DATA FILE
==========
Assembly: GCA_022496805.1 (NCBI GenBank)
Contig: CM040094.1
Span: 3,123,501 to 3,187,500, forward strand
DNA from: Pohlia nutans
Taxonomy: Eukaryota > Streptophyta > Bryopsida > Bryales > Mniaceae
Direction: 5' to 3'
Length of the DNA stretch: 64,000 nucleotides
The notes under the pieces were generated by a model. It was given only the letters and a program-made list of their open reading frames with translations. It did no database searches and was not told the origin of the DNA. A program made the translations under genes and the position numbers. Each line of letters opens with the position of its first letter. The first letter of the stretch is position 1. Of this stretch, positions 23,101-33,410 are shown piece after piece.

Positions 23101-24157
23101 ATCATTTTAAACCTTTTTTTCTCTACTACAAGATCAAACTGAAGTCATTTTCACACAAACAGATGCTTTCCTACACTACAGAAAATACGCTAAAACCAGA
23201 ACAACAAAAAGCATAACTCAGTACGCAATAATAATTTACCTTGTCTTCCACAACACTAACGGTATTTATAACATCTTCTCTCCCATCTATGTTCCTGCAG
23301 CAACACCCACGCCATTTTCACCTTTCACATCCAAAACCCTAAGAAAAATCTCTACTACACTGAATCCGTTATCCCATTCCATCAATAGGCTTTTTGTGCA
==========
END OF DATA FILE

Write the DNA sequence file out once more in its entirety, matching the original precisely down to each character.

Assembly: GCA_022496805.1 (NCBI GenBank)
Contig: CM040094.1
Span: 3,123,501 to 3,187,500, forward strand
DNA from: Pohlia nutans
Taxonomy: Eukaryota > Streptophyta > Bryopsida > Bryales > Mniaceae
Direction: 5' to 3'
Length of the DNA stretch: 64,000 nucleotides
The notes under the pieces were generated by a model. It was given only the letters and a program-made list of their open reading frames with translations. It did no database searches and was not told the origin of the DNA. A program made the translations under genes and the position numbers. Each line of letters opens with the position of its first letter. The first letter of the stretch is position 1. Of this stretch, positions 23,101-33,410 are shown piece after piece.

Positions 23101-24157
23101 ATCATTTTAAACCTTTTTTTCTCTACTACAAGATCAAACTGAAGTCATTTTCACACAAACAGATGCTTTCCTACACTACAGAAAATACGCTAAAACCAGA
23201 ACAACAAAAAGCATAACTCAGTACGCAATAATAATTTACCTTGTCTTCCACAACACTAACGGTATTTATAACATCTTCTCTCCCATCTATGTTCCTGCAG
23301 CAACACCCACGCCATTTTCACCTTTCACATCCAAAACCCTAAGAAAAATCTCTACTACACTGAATCCGTTATCCCATTCCATCAATAGGCTTTTTGTGCA